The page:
Six of us were seated around the table, in the thick of a good German board game (about which, more in a coming blog post). We were playing and joking and speaking in casual, conversational English. Then it hit me that everyone but me spoke at least three languages. This was no foreign language teachers' convention. No. This was just a group of expat and local friends in Saudi Arabia.
Having the privilege to socialize with Saudis here is not one that everyone enjoys. I am fortunate that my husband and I live and work on a very international compound, so we have friends from all over the world. Still, the Saudis, while typically very friendly and welcoming to their expat work colleagues, often do not have much of a social life with us. Why would they? Family life is all-important in this culture, and their families are right here, not a 14-hour flight away, like mine is.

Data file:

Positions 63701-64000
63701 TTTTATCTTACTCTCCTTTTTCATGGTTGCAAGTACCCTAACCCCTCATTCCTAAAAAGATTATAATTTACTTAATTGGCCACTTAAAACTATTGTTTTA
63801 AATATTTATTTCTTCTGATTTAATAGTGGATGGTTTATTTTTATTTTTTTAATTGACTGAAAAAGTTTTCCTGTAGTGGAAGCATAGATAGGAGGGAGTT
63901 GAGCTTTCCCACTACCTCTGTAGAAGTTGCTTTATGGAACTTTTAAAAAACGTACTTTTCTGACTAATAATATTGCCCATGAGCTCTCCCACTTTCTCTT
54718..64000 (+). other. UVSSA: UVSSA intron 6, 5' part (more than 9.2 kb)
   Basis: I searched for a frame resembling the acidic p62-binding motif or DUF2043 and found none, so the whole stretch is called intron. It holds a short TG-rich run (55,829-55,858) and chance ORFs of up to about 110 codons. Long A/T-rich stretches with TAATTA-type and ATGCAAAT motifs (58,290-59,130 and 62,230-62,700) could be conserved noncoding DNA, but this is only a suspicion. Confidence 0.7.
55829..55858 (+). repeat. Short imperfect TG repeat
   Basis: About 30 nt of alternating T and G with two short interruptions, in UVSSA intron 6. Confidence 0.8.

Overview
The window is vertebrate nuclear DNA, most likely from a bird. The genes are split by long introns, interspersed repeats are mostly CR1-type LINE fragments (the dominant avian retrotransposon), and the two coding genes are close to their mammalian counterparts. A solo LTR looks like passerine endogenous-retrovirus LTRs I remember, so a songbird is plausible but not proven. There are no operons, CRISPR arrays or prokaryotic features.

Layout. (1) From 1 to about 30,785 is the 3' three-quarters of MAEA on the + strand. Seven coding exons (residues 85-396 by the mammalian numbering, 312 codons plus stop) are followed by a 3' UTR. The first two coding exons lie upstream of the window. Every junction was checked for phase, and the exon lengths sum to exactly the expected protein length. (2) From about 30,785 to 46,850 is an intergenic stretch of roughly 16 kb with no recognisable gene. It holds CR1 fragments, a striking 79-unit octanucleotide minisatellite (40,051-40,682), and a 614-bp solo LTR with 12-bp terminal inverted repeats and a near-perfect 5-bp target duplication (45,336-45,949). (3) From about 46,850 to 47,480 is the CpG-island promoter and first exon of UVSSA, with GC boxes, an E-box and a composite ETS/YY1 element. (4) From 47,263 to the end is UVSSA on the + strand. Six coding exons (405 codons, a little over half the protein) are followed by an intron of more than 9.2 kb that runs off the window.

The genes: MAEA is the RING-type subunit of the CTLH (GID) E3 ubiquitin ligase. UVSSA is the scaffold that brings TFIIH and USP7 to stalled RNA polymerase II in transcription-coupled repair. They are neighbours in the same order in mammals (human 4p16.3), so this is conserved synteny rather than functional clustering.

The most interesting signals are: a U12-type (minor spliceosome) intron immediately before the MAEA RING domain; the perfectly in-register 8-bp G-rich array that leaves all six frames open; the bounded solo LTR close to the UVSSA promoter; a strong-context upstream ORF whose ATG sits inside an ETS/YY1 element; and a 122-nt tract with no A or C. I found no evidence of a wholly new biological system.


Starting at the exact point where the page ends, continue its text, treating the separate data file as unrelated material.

Therefore, I am grateful to be making friends with people who are of this culture and understand it in a way that I never will.
But I digress. We're talking about languages!
It's very common for Europeans to speak at least two languages, and I'm finding the same to be true--and then some--for the Middle Eastern people I've met. They speak their mother tongue (Arabic), and they speak English (because it's the language of business in the Middle East), and they also often speak a third language, depending on where they are from or where they went for their higher education. At our game table the other night, the group collectively spoke English, Arabic, Italian, German, Spanish, Hungarian, and Urdu.
Growing up Anglo in the United States, sheltered and far removed from the cacophony of world languages, it was always my impression that being bilingual is exotic. It's a fancy skill, like playing the piano. (Never mind the fact that a 2010 Census Bureau survey found that 37 million people in the U.S. use Spanish as their primary language.)
I am struggling to catch up, and can finally speak and read some Spanish. But it wasn't until I moved to an Arab-speaking country that I realized how common and how important it is to speak multiple languages--pick one, or several!--once you leave the isolation of the United States.